We wanted to understand how the mutations we had uncovered affected not only flagellar but virulence-related T3SSs. In S. Typhimurium, two 2 virulence T3SSs exist, SPI1 and SPI2 [14]. SP1 is required for invasion of eukaryotic host cells and SPI2 for replication inside them, within a membrane-bound vacuole. SPI1 is expressed in LB but SPI2 expression requires growth in a medium low in nutrients and magnesium at pH 5 [60]. As expected, HM18 grew very poorly in MgM-MES (not shown). Therefore, we could not establish the effect of our mutant backgrounds on the SPI2 secretion system. However, we were able to examine expression and secretion of FliC by the flagellar T3SS and of SipC, by the SPI1 secretion system (Figure 7). FliC and SipC expression and secretion are increased approximately 2-fold in HM18, relative to either DI15 or ΔfliHI/flhB* in the presence of DMSO. However, their expression is strongly reduced (2 to 7-fold) during growth in the presence of either drug, as previously reported [14], in all three strains examined here. Despite this, the secretion of FliC is almost unaffected by addition of either drug in the HM18 background, while it is also not fully reduced to ΔfliHI/flhB* levels in DI15 (Figure 7, top panel). This indicates that secretion of FliC is oblivious to drug addition in the HM18 background, while it is less sensitive to drug addition in the DI15 background. Expression of SipC is almost abolished in the presence of either drug (Figure 7, bottom panel), as previously reported [14], in all strains tested. However, SipC secretion is still ∼2-fold higher in HM18 than in ΔfliHI/flhB* or DI15. Taken together, these data indicate that the effect of the flhA mutation in DI15 is autonomous to flagellum assembly while that of the alteration of atpB in HM18 is not.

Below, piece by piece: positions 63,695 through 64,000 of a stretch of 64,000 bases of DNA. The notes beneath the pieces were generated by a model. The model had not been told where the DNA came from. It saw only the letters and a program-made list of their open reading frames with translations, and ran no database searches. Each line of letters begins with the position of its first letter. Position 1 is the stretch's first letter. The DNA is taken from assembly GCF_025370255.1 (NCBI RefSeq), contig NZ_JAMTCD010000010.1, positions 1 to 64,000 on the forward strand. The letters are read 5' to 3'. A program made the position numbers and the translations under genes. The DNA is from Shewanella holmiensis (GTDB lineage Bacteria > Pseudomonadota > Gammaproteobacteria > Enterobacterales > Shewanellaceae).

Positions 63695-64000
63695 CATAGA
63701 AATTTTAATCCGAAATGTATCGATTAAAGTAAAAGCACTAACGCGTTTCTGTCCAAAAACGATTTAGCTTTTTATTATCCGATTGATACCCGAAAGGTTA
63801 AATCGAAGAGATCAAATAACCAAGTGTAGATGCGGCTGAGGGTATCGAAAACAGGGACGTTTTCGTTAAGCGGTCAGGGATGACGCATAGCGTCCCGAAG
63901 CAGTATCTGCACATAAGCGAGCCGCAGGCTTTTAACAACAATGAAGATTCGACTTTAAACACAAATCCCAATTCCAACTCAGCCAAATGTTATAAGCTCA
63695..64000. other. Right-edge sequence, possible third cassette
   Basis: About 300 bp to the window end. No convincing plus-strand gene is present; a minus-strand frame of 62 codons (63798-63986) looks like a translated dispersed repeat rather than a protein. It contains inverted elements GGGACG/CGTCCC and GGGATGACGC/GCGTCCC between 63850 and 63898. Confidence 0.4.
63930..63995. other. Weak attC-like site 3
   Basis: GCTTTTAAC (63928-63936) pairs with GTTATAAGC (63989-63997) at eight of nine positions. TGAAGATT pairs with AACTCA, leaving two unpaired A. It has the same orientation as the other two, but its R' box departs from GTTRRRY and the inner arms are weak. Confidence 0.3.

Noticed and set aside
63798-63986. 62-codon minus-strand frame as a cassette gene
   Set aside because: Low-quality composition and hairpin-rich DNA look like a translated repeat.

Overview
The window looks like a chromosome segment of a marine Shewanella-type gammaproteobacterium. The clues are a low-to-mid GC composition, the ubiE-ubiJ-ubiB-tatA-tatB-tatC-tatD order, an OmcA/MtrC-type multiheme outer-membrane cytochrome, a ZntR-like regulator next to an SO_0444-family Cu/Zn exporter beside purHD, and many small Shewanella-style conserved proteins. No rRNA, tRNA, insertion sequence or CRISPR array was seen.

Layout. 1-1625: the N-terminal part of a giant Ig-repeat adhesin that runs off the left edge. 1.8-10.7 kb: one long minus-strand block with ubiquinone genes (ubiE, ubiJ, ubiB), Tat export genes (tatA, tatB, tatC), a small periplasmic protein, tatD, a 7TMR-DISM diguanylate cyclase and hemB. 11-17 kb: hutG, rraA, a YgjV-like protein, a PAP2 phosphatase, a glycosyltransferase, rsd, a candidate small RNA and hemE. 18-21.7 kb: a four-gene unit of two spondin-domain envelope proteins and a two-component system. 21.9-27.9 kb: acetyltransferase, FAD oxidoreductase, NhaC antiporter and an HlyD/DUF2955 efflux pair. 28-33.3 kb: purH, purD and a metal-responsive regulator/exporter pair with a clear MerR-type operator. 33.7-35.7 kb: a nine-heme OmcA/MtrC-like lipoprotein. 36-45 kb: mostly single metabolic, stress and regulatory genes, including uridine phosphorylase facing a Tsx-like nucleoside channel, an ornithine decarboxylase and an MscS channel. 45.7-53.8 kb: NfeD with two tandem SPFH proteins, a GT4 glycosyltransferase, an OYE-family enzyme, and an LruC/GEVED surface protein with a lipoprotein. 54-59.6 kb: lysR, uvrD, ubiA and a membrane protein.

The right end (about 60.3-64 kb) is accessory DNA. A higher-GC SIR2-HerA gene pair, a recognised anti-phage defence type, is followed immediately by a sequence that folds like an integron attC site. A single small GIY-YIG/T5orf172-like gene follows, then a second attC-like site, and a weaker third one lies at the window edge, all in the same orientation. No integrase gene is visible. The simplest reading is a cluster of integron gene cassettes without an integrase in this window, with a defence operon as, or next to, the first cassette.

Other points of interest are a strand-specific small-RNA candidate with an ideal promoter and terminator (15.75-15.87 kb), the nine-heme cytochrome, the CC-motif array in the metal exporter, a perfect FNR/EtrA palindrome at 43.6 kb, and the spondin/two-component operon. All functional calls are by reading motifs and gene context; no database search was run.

Figure 7. Influence of the DI15 and HM18 backgrounds on the function of flagellar and virulence-related T3SSs.

Strain ΔfliHI/flhB*, DI15 and HM18 were grown to late exponential phase in the presence of DMSO, or 50 µM INP0404 or INP0405 and normalised for OD600. Cultures were separated into cell pellet and culture supernatant by centrifugation, followed by SDS-PAGE and Western blotting with anti-FliC (flagellin, top) and anti-SipC (SPI1 T3SS effector, bottom) antibodies. A representative experiment is shown.


It was proposed that drugs inhibiting virulence-associated instead of “house-keeping” functions in bacteria would lead to reduced resistance emergence [61]. Evidently, the frequency of mutant emergence found here corresponds to that of spontaneous mutation in Salmonella. Moreover, in the host, where virulence-like T3SS are essential to survival and replication, and flagellar T3SS are important for host colonisation by commensals and pathogens alike, presence of T3SS inhibitors may generate a selective force for resistance emergence. However, there should be less pressure for general drug handling mechanisms, which are easily mobilisable and hence transferable, to evolve since their targets are non-essential. In addition, resistance to virulence inhibitors should not pre-exist in the environment, with novel target site mutations being especially poorly mobilisable since the functions targeted are not as conserved as those targeted by antibiotics.